Aliso Canyon: The Invisible Disaster.
There is a massive methane leak in California that you may not even know about. Since mid-October, a broken pipe located 8,000 feet below ground has been leaking an estimated 50,000 kilograms of methane every hour, but Governor Jerry Brown only declared a state of emergency over that leak last week.
The ruptured pipe is located in Porter Ranch, California and the well is owned and operated by the Southern California Gas Company. Despite the warnings of environmental groups about the dangers of methane and concerns about aging infrastructure, it had been over a year since that pipe was tested, and no safety mechanism had ever been installed.
According to the attorney for local residents, who have already suffered serious health effects, “The safety valve that should have been at the bottom of the well to prevent [gas] from migrating up is not present in the wells...”
In other words, just like the BP blowout in the Gulf of Mexico, SoCal gas could have installed the proper safety mechanism to protect the public, but corporate greed stood in the way of social responsibility. And, just like the Gulf spill, the company has been unable to stop the massive leak ever since because of the depth of the leak and the underlying safety concerns.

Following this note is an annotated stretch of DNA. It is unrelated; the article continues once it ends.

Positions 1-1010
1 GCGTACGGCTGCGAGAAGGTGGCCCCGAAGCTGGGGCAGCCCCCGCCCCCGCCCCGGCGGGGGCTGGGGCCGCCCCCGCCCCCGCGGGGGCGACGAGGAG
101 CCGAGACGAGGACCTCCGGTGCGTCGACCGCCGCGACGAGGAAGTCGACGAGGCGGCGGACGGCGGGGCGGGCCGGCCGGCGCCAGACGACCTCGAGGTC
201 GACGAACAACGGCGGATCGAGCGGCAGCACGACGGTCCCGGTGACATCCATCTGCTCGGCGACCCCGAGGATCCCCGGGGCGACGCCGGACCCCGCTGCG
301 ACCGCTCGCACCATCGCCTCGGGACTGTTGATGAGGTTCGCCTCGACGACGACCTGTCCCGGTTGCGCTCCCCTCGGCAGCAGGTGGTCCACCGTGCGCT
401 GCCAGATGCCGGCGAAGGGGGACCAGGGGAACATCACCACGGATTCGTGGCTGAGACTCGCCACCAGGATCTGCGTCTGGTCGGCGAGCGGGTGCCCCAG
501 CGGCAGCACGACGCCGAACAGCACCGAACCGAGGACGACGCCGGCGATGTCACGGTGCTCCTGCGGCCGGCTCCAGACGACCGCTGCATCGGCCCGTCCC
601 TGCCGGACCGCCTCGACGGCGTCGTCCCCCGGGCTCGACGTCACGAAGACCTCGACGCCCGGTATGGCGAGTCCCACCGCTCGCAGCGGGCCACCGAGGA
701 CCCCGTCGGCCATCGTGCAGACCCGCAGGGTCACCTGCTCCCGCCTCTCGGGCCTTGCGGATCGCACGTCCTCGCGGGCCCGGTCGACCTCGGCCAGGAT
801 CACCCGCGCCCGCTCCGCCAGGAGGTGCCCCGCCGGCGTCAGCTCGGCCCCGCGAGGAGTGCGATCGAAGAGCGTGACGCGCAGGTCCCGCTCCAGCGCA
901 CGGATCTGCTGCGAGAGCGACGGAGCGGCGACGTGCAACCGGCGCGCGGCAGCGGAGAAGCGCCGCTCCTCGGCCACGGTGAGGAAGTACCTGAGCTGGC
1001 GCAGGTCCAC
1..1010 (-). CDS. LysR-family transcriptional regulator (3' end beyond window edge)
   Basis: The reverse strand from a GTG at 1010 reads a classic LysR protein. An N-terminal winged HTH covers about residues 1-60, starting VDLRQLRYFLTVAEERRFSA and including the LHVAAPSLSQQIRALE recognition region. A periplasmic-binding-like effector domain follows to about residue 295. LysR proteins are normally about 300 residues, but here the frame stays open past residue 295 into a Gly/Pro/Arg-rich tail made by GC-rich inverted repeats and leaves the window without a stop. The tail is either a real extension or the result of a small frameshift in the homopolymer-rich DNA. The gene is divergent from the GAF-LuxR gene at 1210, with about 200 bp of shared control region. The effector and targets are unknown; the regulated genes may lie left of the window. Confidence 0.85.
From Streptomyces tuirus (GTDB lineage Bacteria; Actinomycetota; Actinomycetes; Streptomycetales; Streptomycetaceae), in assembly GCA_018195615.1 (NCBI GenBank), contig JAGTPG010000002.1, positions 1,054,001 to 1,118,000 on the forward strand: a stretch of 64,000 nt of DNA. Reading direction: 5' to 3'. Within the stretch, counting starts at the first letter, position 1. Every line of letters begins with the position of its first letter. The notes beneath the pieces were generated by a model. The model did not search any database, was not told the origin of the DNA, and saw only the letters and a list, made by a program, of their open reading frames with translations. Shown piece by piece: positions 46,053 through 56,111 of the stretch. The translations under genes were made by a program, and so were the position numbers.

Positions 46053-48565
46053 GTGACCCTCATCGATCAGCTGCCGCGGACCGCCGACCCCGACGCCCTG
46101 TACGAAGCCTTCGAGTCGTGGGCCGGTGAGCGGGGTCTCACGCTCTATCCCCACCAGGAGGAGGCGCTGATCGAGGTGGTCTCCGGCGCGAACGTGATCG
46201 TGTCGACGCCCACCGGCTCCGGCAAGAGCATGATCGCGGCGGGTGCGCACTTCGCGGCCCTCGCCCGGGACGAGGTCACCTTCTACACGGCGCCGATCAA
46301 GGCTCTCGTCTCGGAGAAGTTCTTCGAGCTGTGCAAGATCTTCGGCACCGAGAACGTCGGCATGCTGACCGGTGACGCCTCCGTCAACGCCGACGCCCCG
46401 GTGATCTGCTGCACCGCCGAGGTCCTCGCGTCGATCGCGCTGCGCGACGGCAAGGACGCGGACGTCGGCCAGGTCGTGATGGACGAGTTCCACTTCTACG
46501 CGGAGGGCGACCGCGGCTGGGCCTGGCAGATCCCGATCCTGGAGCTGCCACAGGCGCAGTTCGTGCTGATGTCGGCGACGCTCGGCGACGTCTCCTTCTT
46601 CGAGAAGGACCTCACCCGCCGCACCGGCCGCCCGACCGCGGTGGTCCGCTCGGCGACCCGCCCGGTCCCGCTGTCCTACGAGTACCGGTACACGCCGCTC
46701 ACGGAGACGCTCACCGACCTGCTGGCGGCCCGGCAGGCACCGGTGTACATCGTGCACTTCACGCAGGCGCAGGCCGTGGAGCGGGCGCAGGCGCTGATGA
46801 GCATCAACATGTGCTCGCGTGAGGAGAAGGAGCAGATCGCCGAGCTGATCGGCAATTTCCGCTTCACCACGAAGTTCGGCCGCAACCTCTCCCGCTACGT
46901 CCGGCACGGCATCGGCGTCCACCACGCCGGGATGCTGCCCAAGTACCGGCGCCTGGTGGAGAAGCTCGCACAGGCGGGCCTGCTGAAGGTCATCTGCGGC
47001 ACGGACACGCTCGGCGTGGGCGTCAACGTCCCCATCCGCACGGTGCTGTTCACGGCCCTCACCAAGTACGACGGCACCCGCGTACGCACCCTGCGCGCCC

Currently, that company is building a relief well to stop the blowout, but they estimate that it won't be complete for months. In the meantime, surrounding residents have been evacuated, lawsuits have been filed against the company, and one of the most potent greenhouse gases continues to pour into our environment.
In the words of the legendary Erin Brockovich, “The enormity of the Aliso Canyon gas leak cannot be overstated.” And, the fact that once again corporate greed has put our nation – and possibly our planet – at risk cannot be ignored.
In the short term, we must demand that all available resources are used to stop this leak. In the long term, we need to come together as a nation and stand up to the corporate greed that leaves us all at risk for the next disaster.